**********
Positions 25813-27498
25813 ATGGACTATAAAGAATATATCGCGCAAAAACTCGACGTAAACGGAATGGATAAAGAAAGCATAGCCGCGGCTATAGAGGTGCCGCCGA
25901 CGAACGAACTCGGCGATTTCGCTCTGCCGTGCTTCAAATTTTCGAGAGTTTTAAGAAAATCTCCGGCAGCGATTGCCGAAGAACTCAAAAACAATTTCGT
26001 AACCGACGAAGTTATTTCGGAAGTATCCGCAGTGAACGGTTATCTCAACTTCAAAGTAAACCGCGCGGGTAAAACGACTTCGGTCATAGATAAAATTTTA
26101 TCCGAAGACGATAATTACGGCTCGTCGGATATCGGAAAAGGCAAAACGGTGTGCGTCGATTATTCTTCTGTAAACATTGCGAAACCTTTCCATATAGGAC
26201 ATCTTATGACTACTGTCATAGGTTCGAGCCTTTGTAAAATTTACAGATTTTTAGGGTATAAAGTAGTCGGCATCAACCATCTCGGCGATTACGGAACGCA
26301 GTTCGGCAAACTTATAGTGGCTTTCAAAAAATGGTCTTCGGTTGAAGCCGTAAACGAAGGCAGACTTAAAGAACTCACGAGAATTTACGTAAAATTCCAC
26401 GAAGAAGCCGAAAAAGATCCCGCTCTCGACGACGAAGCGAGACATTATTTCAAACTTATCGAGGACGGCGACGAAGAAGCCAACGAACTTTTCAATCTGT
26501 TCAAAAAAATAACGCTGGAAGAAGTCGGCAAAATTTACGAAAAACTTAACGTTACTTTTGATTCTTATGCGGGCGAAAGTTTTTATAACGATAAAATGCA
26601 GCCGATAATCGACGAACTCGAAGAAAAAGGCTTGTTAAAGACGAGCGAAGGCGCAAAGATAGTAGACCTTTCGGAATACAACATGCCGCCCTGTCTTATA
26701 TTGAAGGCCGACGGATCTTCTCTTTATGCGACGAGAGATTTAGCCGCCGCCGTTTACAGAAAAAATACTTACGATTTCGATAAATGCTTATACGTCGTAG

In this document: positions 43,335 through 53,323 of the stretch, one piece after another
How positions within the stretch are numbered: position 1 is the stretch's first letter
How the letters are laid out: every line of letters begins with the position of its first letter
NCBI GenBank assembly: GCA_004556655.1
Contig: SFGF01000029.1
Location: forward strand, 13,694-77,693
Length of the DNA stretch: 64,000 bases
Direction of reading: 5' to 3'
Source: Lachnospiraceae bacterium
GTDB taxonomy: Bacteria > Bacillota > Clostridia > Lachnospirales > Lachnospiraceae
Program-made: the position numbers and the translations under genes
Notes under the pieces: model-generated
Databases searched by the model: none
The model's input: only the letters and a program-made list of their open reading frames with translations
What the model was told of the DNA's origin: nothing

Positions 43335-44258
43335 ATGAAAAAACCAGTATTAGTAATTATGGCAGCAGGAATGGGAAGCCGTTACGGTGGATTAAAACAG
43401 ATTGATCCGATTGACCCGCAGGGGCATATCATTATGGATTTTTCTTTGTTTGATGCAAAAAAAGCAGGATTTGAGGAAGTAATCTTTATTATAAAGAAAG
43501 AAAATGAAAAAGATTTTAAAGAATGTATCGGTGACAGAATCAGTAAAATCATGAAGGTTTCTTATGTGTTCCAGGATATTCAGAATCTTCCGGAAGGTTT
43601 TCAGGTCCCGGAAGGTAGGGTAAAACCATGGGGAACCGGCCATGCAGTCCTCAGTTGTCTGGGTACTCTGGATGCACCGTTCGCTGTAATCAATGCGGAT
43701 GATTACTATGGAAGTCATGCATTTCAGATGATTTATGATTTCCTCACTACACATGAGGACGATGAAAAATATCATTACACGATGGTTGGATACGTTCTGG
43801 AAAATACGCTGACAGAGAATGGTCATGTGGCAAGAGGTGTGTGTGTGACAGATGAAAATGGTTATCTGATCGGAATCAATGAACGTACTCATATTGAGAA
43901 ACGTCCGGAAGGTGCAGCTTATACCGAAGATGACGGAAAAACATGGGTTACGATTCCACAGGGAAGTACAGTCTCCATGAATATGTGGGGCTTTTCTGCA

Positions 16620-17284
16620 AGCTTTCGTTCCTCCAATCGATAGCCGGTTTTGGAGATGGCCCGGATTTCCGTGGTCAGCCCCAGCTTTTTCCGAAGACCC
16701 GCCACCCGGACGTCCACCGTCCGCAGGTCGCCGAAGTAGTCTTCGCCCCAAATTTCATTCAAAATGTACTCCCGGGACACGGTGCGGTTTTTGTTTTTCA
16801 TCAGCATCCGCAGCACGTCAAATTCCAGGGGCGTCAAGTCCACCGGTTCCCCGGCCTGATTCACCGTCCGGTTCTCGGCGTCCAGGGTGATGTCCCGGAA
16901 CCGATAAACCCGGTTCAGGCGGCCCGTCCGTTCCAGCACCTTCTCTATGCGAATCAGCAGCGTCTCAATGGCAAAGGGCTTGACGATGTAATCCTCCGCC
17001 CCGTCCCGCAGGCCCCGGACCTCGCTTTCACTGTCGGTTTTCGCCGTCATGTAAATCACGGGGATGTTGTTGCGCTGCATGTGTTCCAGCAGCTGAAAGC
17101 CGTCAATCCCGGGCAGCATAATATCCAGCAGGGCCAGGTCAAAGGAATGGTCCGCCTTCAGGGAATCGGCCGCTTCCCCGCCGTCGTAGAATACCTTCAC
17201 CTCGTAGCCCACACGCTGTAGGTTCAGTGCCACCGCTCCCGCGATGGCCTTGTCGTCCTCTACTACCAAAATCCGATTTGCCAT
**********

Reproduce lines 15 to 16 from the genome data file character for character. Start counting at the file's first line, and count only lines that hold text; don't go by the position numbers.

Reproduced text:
NCBI GenBank assembly: GCA_004556655.1
Contig: SFGF01000029.1